In some circumstances, subclassing UIViewController is preferable. For example, if your view contains a collection view, but also contains other views, it’s easier to have the collection view as a subview of the controller’s view. The distinction is minor, but important.
Figures 1.2 and 1.3 demonstrate the differences in the two approaches to using collection views. UICollectionViewController is much simpler; it should be the approach you take first. If you find you can’t solve your problem with it, switch to using the second approach. It’s usually easy to switch from using the first method to the second.
Figure 1.2 Example of MVC using UICollectionViewController
Figure 1.3 Example of MVC using UICollectionView’s protocols
This book uses the first approach unless there is a good reason not to. Even though the view property of UICollectionViewController is the same as its collectionView property, the code used in this book carefully distinguishes between the two.
Now that you’ve seen how collection views fit within the MVC paradigm of iOS apps, look at the following simple example. Don’t worry; you experiment a lot with collection views in Chapter 2, “Displaying Content Using UICollectionView.”
In the following example, you create a simple iPhone app that displays a bunch of cells with random colors. To get started, create a new application with the Single View template. Make sure that Use Storyboards is unchecked; this book focuses on collection views, and I don’t want to have to diverge to discuss the peculiarities of storyboards. Delete everything in the view controller header file and replace it with the code in Listing 1.1.
Listing 1.1 Basic UICollectionViewController Header File
@interface AFViewController : UICollectionViewController
Replace AFViewController with the name of your view controller. My initials are AF, so I prefix my class names with them to avoid namespace collisions.
Next, head over to your .xib file and delete the view. Drag a collection view onto the blank canvas and connect the collection view’s delegate and dataSource outlets to the File’s Owner, the view controller. It should look like Figure 1.4 when you’re done.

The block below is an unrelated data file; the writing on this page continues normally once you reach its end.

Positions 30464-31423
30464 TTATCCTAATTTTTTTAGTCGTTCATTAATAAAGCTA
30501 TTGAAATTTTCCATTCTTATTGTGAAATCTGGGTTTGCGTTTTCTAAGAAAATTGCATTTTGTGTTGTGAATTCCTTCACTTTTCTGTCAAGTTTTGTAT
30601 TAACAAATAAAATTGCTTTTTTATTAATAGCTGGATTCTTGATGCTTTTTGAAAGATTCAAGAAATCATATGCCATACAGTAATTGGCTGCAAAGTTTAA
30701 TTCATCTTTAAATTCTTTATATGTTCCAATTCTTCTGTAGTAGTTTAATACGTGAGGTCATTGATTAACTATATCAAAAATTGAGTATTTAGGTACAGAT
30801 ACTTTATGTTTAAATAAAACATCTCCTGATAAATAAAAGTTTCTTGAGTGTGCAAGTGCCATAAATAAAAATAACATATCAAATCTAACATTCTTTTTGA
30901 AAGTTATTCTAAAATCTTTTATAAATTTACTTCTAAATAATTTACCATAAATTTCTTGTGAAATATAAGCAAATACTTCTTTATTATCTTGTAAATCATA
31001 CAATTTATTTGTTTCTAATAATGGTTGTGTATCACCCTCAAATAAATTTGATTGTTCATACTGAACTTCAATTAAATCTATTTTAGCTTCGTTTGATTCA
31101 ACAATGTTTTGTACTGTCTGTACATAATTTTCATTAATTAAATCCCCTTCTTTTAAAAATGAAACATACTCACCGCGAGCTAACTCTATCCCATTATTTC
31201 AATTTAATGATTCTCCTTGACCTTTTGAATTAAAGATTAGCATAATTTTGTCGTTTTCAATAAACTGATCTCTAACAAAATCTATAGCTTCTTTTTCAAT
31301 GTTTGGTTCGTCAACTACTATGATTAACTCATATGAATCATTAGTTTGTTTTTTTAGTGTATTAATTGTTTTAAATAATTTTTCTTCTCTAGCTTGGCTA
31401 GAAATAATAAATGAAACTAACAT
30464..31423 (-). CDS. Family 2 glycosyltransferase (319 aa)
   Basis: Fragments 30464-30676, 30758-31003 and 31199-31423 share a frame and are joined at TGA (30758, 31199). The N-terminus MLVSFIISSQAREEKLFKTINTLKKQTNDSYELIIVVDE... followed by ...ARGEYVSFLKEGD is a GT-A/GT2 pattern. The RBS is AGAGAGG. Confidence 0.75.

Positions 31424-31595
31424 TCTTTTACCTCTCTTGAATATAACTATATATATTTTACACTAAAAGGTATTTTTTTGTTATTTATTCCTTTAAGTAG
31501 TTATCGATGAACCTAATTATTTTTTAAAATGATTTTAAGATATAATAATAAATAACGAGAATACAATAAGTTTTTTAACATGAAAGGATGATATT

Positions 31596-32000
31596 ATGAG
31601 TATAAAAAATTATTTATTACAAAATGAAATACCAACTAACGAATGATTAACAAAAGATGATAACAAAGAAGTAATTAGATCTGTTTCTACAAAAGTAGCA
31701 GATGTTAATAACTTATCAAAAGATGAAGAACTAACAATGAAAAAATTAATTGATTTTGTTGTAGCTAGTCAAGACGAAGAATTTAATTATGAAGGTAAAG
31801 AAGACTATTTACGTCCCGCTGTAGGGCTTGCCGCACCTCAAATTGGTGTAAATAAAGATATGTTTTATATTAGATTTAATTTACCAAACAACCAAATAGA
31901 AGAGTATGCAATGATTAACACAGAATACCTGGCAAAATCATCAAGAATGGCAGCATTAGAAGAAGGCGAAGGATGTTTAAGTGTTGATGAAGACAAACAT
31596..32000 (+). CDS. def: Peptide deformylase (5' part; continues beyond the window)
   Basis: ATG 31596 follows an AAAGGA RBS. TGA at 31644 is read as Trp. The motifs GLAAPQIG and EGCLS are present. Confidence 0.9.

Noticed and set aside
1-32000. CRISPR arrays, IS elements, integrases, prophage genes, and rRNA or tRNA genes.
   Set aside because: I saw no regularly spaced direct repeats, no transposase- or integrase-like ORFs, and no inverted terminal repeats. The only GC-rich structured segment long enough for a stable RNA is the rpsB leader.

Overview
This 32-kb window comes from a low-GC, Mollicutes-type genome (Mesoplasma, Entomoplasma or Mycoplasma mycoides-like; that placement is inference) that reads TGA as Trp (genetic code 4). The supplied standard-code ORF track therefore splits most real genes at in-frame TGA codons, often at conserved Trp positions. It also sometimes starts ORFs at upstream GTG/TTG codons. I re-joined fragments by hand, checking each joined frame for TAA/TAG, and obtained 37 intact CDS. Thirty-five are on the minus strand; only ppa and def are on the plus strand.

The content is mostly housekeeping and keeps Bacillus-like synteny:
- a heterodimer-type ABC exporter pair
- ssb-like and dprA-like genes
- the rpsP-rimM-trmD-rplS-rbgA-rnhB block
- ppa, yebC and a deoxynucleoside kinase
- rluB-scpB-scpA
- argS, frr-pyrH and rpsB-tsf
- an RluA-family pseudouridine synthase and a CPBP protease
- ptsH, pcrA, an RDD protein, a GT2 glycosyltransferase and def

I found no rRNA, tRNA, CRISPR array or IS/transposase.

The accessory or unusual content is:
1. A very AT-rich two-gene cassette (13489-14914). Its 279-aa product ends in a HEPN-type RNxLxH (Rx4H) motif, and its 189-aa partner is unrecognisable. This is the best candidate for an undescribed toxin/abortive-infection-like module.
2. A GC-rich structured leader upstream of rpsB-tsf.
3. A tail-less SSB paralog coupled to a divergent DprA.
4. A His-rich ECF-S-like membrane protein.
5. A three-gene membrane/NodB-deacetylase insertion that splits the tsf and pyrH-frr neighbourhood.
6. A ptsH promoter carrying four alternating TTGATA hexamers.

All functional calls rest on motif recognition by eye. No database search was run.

Figure 1.4 Basic UICollectionView setup using a .xib
Now comes the fun part: the code! UICollectionViewDataSource has two required methods. One returns the number of items in a section, and another configures a cell for a given index path.
If you’re not familiar with these terms, don’t worry. Chapter 2 explains everything in great detail. This quick example just gets your feet wet.
Following MVC, you need a model. Use a basic array that you’ll populate with a bunch of randomly generated colors. The top of your implementation file should look something like Listing 1.2.
Listing 1.2 Setting Up the Model
static NSString *kCellIdentifier = @"Cell Identifier";
[self.collectionView registerClass:[UICollectionViewCell class]
const NSInteger numberOfColors = 100;
NSMutableArray *tempArray = [NSMutableArray
for (NSInteger i = 0; i < numberOfColors; i++)
CGFloat redValue = (arc4random() % 255) / 255.0f;
CGFloat blueValue = (arc4random() % 255) / 255.0f;
CGFloat greenValue = (arc4random() % 255) / 255.0f;
[tempArray addObject:[UIColor colorWithRed:redValue green:greenValue
colorArray = [NSArray arrayWithArray:tempArray];
Notice the copy of the array; we’re doing so to avoid a mutable instance as our color array, which would be unnecessarily slower.
The kCellIdentifier string is used to register a plain UICollectionViewCell as the cell for the collection view to use, so don’t pay much attention to it. The part that involves the model is the instance variable called colorArray. In viewDidLoad, you use a for loop to populate this array with random colors.
Now that you have the model set up, you need to configure your view to represent it. For this, use the two UICollectionViewDataSource methods mentioned earlier (see Listing 1.3).
Listing 1.3 Configuring the View
- (UICollectionViewCell *)collectionView:(UICollectionView *)collectionView
UICollectionViewCell *cell = [collectionView
//Discussed in Chapter 2 - pay no attention
cell.backgroundColor = colorArray[indexPath.item];
The first method—collectionView:numberOfItemsInSection:—lets the collection view know how many cells it’s going to display. You rely on the model to let the controller know what number to return. Next is collectionView:cellForItemAtIndexPath:, which returns a cell that you are responsible for configuring in a way that represents your model. To do this, you grab the model at the given index and use that color as the background color for the cell. If you run the app, you get something like what you see in Figure 1.5. Because the colors are randomly generated, of course, your app will look different.
Figure 1.5 First run of the basic app
Note that we’re not using this collection view within a UINavigationController, so the status bar is transparent. In production code on iOS 7+, you’ll usually encapsulate your collection view within a navigation controller, whose navigation bar is extended behind the status bar.
So, this simple example demonstrates how a model can represent a view and how you can configure a view to represent that model without either being aware of the other. This example demonstrates the platonic ideal of what you should strive for: clear separation between model, view, and controller.